2.1. Triassic lithological units

This work is based on the Triassic stratigraphical scheme recently proposed in the Cantabrian Mountains by López-Gómez et al. [2019]. In order to locate accurately the palynological assemblages studied here, a summary of the three Triassic formations defined in that scheme is outlined below (Figures 23):

Cicera Fm. This unit near Cicera village was first described in López-Gómez et al. [2019] (Figure 1). It is mostly comprised of fine-medium grained red sandstones alternating in the middle-upper half with red dark lutites. The Cicera Fm rests unconformably on various previous units, or directly on the basement. It represents the classic Triassic “Buntsandstein facies”, as described by García-Mondejar et al. [1986] and Robles and Pujalte [2004] for La Cohilla section, north of the Peña Sagra peak, in southern Cantabria (Figure 1). It is interpreted as the development of mixed sandy and gravelly braided fluvial systems in the lower part of the unit, evolving into increased floodplain deposits in the middle part. This unit, however, has been erroneously described as the Caravia Fm in different areas, and considered Lower or upper Permian, depending on the study (e.g., Martínez-García [1991a,b], Martínez-García et al. [2001], Wagner and Martínez-García [1982]). Prior to the work of López-Gómez et al. [2019], this misinterpretation generated erroneous stratigraphic correlations.

Rueda Fm. This unit was first described in López-Gómez et al. [2019]. It lies conformably on the Cicera Fm and consists of yellowish-grey dolomites and green marls to form a total thickness of 3.5 m. The unit was interpreted by these authors as shallow-carbonate, marine inter-supratidal deposits.

Transición Fm. This unit was first described by Suárez-Vega [1974] and later also studied by Suárez-Rodríguez [1988] and Manjón et al. [1992] and related to the Upper Triassic–Lower Jurassic sedimentary record. It consists of red-green marls with intercalated red sandstones, and shows gypsum beds and limestones at the top. The unit was interpreted by these authors as deposited under shallow marine and supratidal conditions.

3. Material and method

The studied palynological samples are stratigraphically located in in three different sections (Sotres, Cicera and Carmona) and one borehole (near Villabona village) described in López-Gómez et al. [2019]. Detailed sedimentary data are shown in this latter work, but a sketch of these units is shown in Figures 2 and 3.

Table 1.

List of species recorded from study area

Samples Ca1 and SSP5 were collected at 35 m and 411 m respectively from the base of the Carmona Section (Figures 2 and 3). Cic11 and Cic12 were obtained at 92.5 m and 93 m in the upper part of Cicera section near Cicera village (Figures 23). Sample VBO17 was obtained at 394 m from the Villabona borehole exploratory well (cuN-69B) in the Transición Fm via the MINERSA mining company (Villabona village, Asturias, Spain) and Sample Cu-1, described in the text, was obtained from De la Horra et al. [2012] at Cueli village, near the Villabona borehole, in a similar stratigraphic position to VBO17 sample.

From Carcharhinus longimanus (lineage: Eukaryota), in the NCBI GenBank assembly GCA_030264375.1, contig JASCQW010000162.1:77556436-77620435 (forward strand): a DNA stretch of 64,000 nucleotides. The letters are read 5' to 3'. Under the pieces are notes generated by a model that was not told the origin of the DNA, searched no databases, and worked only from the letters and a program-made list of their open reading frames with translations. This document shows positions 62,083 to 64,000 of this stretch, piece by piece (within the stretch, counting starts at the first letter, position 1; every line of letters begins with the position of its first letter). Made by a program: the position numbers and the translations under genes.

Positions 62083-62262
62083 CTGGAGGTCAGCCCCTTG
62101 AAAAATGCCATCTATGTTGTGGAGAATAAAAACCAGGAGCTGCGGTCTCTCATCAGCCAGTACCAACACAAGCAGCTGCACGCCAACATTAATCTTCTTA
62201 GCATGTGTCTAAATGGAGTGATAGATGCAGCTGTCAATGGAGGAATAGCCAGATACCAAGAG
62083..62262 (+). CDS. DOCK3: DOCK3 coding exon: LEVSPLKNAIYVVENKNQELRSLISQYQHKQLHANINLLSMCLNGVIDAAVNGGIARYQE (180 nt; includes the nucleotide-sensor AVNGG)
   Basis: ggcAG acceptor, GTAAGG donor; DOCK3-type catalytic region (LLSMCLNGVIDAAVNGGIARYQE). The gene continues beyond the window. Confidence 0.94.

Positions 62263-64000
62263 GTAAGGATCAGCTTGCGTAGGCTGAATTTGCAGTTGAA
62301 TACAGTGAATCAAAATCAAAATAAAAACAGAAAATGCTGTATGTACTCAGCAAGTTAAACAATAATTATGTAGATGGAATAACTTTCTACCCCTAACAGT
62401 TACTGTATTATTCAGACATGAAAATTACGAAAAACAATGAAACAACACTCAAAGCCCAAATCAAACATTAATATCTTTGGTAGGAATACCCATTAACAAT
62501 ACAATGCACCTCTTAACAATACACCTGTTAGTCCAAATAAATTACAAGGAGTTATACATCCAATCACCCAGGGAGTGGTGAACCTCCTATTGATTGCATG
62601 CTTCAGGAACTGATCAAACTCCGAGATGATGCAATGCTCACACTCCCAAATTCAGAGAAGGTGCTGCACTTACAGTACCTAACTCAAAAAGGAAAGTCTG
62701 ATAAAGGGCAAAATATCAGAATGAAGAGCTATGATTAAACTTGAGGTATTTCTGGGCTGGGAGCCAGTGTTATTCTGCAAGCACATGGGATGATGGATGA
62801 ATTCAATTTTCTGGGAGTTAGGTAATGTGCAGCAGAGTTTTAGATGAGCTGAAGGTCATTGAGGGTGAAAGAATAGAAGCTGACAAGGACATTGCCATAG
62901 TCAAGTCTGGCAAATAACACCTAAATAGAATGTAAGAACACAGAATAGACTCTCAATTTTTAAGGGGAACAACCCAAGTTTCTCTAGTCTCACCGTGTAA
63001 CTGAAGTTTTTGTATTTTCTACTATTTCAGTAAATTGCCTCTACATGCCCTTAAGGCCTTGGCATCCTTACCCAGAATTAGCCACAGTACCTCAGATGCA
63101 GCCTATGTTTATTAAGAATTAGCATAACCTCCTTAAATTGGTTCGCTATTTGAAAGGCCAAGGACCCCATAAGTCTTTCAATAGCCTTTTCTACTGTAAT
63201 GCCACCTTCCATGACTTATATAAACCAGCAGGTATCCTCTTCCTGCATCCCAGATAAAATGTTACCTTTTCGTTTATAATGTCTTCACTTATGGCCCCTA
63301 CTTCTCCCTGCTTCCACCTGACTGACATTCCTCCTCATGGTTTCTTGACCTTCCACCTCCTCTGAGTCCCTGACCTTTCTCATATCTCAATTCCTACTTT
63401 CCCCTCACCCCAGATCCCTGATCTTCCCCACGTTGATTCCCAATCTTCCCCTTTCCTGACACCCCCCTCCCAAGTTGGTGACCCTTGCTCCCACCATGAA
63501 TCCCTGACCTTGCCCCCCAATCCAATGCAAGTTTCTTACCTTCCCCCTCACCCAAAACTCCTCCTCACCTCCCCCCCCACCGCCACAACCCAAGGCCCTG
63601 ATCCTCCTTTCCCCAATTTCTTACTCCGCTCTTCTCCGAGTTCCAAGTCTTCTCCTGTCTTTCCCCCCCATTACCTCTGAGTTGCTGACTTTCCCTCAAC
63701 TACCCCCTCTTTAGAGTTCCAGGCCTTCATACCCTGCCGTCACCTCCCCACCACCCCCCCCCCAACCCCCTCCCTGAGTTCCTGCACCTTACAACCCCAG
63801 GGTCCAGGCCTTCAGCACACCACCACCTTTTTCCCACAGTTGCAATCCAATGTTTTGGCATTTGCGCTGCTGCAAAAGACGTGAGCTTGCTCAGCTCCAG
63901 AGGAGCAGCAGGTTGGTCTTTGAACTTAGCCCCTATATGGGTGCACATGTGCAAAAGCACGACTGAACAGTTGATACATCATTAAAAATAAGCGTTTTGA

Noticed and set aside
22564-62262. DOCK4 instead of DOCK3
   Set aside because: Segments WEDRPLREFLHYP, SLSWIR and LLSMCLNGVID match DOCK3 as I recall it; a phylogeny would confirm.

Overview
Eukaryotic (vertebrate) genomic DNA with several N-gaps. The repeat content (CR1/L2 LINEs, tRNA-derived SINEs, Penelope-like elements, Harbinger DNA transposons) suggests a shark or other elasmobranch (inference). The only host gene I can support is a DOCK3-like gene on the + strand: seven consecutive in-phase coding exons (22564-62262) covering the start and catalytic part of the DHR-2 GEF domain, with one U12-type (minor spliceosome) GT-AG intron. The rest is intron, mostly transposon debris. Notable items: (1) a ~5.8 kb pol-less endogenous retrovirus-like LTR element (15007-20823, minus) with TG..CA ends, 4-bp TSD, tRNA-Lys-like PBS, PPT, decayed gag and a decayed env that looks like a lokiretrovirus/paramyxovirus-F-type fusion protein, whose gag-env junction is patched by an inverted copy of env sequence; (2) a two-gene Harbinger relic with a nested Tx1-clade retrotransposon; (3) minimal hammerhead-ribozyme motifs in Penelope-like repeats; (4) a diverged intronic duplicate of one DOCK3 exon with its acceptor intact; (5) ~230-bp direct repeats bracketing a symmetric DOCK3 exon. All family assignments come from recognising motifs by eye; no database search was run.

Palynological samples were processed in the Palynology Laboratories of the Department of Geodinámica, Estratigrafía y Paleontología (Complutense University of Madrid) and the Geosciences Department (University of Vigo). In the former, laboratory-standard palynological procedures were used. To remove carbonate and silicate minerals, hydrochloric acid (HCl, 10%) and hydrofluoric acid (HF 40%) were first added and the samples then were stirred with 10% hydrochloric acid for 45 min to remove secondary compounds produced during the hydrofluoric acid attack. At the University of Vigo, a dispersing agent was added to facilitate filtering and sieving at 10 μm. The prepared slides were examined at this University’s facilities using a Leica DM 2000 LED microscope and a Leica ICC50 W camera to take photos at ×1000 magnification.

4. Results

Six new palynological samples were obtained from the Triassic record of the Cantabrian Mountains (Figure 3), four in the Cicera Fm (Samples Ca1, SP5, Cic11 and Cic12) and two in the Transición Fm (samples VBO17 and Cu-1) (Figure 4). The Cueli Beach sample (Cu-1 sample), which belongs to the Transición Fm, is attributed to the Norian-middle Rhaetian interval due to the presence of Classopollis spp. and Ovalipollis pseudoalatus (Thiergart) Schuurman 1976. This latter sample is poorly preserved with no robust palynological assemblage, but we consider it is worthwhile to indicate its existence. The other five positive samples have been grouped into four assemblages due to their similar composition (Table 1, Figure 5). The palynological assemblages are figured separately in the supplementary data (Supplementary Figures S1, S2, S3 and S4).